Healthy Recipe Thursday: Artichoke Hummus


Today’s recipe is courtesy of Nicole from her great blog Pinch My Salt.  I’ve followed her since we met this summer at the National Cherry Festival where we were both guests of the Cherry Marketing Institute, there to learn all about the health benefits of tart cherries.  (Another plug for them: I’ve been using tart cherry juice concentrate mixed with seltzer and also to sweeten smoothies.  It’s a nutritional powerhouse with a  distinctive flavor that I love.)  But back to Pinch My Salt.

Nicole kindly gave us permission to feature her recipes and photos here, both of which are always great. I’m taking her up on her offer with this artichoke hummus, which she came up with while trying to thriftily use up what was in her fridge. Wish I’d seen this recipe before when I had half a huge jar of marinated artichokes left over from a party. It languished in my fridge for ages before I finally tossed it because the oil turned rancid.
As to the health benefits of the recipe — with beans, artichokes, tahini and olive oil, how can you go wrong?  A brief shout-out to the beans and artichokes: They’re both fiber-rich, full of vitamins, minerals and phytonutrients, and appear to have cholesterol-lowering benefits.  We serve hummus frequently at Green Mountain, where women come for our healthy weight loss spa, not only for its nutrition but also ‘cuz it’s so satisfying.

Artichoke Hummus

1 15-ounce can of garbanzo beans (chickpeas), drained and rinsed
6 ounces marinated artichoke hearts, drained and rinsed
1 clove garlic, peeled and chopped or pressed
2 tablespoons tahini (sesame seed paste)
juice of half a lemon (or more, to taste)
2 tablespoons extra virgin olive oil
1/4 cup water
1/2 teaspoon kosher salt (or to taste)
small squirt of Sriracha (optional)

1. In a food processor, combine garbanzo beans, artichoke hearts, garlic, tahini, lemon juice, and olive oil.  Process until smooth, adding water to thin if necessary.  Add salt and Sriracha (if using) to taste. Extra lemon juice or tahini may also be added to taste.

2. Spoon hummus onto a plate, creating a bit of a well in the center.  Drizzle with olive oil and garnish with fresh chopped parsley.  Serve with your favorite flat bread, crackers, chips, or fresh vegetables.

Recipe Notes: Ingredient amounts, including garlic can be adjusted to suit your own taste.  Be careful with the hot sauce, a little bit adds a nice boost, but too much will overpower the flavors of the hummus.  If you cook your own garbanzo beans rather than using canned, reserve a bit of the cooking liquid to thin the hummus in place of plain water.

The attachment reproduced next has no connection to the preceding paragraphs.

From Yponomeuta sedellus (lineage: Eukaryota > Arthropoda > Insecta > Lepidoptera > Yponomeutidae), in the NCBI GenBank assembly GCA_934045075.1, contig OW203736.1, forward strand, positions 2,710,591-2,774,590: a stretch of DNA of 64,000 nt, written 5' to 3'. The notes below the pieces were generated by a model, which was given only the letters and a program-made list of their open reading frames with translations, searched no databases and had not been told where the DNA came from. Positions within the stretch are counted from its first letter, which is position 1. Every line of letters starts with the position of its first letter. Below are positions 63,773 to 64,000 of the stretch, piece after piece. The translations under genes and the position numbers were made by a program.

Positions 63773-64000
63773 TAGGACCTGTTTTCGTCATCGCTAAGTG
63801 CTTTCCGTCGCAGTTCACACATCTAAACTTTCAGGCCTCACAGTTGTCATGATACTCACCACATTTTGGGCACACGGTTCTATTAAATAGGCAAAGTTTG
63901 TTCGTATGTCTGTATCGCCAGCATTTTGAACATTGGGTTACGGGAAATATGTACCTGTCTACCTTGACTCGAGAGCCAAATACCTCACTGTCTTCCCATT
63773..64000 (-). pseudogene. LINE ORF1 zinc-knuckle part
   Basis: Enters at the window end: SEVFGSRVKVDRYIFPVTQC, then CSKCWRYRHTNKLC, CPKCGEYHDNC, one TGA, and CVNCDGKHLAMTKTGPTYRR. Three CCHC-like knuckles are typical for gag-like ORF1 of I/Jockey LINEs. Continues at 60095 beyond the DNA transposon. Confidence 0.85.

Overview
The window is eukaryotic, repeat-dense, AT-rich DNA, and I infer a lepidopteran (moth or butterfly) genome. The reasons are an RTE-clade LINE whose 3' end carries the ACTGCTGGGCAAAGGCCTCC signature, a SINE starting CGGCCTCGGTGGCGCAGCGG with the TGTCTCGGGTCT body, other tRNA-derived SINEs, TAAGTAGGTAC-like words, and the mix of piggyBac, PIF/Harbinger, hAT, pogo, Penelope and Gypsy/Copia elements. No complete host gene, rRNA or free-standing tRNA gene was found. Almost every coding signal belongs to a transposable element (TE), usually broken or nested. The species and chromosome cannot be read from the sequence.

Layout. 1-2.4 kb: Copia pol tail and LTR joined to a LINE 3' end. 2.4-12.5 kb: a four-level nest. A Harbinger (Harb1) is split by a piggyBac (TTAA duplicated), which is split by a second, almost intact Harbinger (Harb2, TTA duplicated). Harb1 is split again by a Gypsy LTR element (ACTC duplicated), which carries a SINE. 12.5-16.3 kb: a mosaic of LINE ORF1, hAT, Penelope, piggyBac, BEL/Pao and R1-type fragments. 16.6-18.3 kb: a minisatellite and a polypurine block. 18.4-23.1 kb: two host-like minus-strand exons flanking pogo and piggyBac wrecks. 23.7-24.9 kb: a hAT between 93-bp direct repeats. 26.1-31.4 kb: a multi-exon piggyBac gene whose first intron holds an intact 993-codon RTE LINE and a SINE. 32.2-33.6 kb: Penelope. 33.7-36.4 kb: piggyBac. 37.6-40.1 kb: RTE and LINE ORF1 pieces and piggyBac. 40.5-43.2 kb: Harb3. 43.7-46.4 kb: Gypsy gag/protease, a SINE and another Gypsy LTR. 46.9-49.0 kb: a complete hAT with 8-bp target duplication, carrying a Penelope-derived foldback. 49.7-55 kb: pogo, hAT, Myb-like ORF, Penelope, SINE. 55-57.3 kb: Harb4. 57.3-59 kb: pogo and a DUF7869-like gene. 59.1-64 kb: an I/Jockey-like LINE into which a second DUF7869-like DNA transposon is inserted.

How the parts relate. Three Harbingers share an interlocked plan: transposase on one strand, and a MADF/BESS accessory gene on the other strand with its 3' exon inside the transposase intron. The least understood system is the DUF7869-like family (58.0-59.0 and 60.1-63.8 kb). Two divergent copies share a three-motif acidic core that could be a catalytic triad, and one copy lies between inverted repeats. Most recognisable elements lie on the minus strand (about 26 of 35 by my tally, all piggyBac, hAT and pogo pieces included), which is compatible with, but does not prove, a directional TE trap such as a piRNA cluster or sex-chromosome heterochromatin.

6 responses to “Healthy Recipe Thursday: Artichoke Hummus”

  1. I loooove hummus but I’ve never tried artichoke hummus. Or artichokes, now that I think about it. Well that’s something to go on my list of things to try! 🙂
    .-= Mary :: A Merry Life’s last blog post..Adventures of a Pretend Foodie =-.

  2. Chef Jon says:

    Good News Mary!!! hint-hint…

  3. Chef Lisa says:

    Oh Mary, you’re in for a treat. Artichokes are one of my absolute faves…but I always wonder who the crazy person was who first thought, “Gee, that’s a plant I want to eat…” The Sriacha (also known as Rooster Sauce because of the distinct picture on the bottle) in this recipe sounds just perfect, too-I like how Pinch My Salt thinks!

  4. I love hummus! Thanks for the variation. It looks and sounds delicious!
    .-= Nutritioulicious’s last blog post..Wednesday Wonders: Fresh vs Frozen =-.

  5. Julie says:

    Wow this looks really yummy. I live very near the “heart” (ha,ha) of artichoke country and these are a staple on my table year round….fresh in the Spring and Summer and preserved the rest of the year. Had not thought of using them for hummus, thanks for sharing the idea!

  6. Betsy says:

    I love hummus and *sometimes* artichokes. It sounds tasty, I’ll have to try it out!
    .-= Betsy’s last blog post..A winner and some MUFFINS! =-.

Leave a Reply

Your email address will not be published.

About the Author

Marsha Hudnall, MS, RDN, CD

If you’re looking for an embodiment of dedication disguised as obsession, look no further. Marsha is a registered dietitian who has spent the last four decades working to help women give up dieting rules and understand how to truly take care of themselves. Her mission in life is to help women learn to enjoy eating and living well, without worries about their weight. She encourages women to embrace their love of food, which you might call being a foodie. If so, it’s appropriate because being a foodie means you pay attention when you eat. That’s a recipe made in heaven for eating well. Marsha is the President and Co-Owner of Green Mountain at Fox Run.

View Author Page